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Sure, a few rivalries may still exist, but they’re neither good nor old fashioned. Today they generally start – and end – on social media, often failing to last long enough even to make the television coverage. Compounding this crisis of (a lack of) contention is the fact that Sage Karam remains in IndyCar exile. Sage and half the field last year aside, nowadays rivalries pale in comparison to A.J. and Mario – or even A.J. and Arie. Hell, A.J. and anybody. This mirrors the state of the sport as a whole and that’s just not good enough. It’s something the drivers and owners under their own initiative can do to better the show. Above all, improving IndyCar is what we’re all about.

For the good of IndyCar, here are some Indy rivals we’d like to see:

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Josef and Ed – The ECR teammates should turn nemesis and there are plenty of reasons why. Owner Ed “prince” Carpenter crashed Josef out at Fontana last year and Sunday at St. Pete didn’t even bother to run a teammate for him, while he of course only drives on the ovals. Continue reading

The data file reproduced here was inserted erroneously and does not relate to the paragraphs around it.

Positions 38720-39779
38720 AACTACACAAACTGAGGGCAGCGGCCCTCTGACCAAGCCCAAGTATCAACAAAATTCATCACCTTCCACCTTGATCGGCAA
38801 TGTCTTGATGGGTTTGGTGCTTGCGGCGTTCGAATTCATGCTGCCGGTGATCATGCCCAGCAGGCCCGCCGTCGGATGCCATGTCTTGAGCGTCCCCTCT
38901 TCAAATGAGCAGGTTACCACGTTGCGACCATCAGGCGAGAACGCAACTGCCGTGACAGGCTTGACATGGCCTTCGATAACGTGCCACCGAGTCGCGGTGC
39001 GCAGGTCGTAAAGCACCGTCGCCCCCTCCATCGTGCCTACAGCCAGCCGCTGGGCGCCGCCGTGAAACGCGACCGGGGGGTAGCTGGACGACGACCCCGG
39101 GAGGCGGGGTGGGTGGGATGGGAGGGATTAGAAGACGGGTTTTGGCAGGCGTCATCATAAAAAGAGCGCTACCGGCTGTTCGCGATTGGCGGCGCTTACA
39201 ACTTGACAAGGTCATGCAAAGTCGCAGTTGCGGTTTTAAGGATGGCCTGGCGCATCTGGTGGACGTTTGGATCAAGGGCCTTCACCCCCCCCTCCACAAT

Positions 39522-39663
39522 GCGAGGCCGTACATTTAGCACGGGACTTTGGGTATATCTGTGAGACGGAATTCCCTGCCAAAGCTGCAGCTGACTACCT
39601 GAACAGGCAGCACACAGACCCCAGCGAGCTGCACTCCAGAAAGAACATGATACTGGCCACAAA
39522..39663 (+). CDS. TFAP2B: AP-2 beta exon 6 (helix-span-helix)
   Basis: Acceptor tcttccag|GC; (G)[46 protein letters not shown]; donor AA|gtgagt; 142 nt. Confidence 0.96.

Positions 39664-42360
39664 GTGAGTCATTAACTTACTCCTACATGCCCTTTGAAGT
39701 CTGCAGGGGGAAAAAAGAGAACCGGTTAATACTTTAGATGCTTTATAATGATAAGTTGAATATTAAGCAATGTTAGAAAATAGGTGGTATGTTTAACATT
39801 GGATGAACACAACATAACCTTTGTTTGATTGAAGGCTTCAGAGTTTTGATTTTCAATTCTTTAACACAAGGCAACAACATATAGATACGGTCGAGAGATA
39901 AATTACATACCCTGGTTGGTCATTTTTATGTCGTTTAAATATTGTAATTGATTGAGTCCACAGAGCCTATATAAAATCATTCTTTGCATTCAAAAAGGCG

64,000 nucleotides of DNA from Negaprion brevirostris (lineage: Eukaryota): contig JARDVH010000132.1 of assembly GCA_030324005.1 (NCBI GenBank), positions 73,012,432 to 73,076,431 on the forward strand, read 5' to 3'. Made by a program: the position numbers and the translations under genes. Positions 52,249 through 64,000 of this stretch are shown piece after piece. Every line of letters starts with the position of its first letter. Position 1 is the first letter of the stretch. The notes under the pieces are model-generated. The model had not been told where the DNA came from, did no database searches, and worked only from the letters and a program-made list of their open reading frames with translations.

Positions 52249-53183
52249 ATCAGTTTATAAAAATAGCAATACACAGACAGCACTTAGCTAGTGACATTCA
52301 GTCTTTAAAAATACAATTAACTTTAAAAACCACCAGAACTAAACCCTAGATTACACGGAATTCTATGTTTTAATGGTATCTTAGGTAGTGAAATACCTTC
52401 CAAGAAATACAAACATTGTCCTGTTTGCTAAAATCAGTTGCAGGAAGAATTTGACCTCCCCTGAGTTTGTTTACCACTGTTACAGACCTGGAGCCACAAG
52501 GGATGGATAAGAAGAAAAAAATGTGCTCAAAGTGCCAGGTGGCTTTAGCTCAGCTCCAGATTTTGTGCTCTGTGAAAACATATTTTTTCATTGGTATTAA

Cringeworthy Cavin Calls Out Concerned Customers

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Indy Star IndyCar reporter gets it wrong on Rossi, dual allegiances between IndyCar and F1 and paying customers’ credible concerns.

News broke yesterday that f-ing F1 invader Alexander Rossi – who’ll be driving for (who else?) Andretti/Herta this season, when he’s not too busy – will fill a dubious dual role also serving as F1’s Manor Racing’s substitute driver. Rookie Rossi, an American, only recently came to IndyCar after failing to find the podium in five Formula 1 starts in 2015.

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In IndyCar for all of zero races, double agent Rossi derisively deemed the series “foreign,” which didn’t exactly endear him to IndyCar enthusiasts. After taking the seat away from reigning Rookie of the Year and good guy Gabby Chaves, it’s crystal clear that he’s not fully committed to IndyCar at all. He’d rather be with Bernie. According to Cavin though, we’re all wrong for pointing out this fact.

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Move along, Curt advised readers from behind his pay wall, there’s nothing to see here. Continue reading

IndyCar News Week In Review: Carousel Edition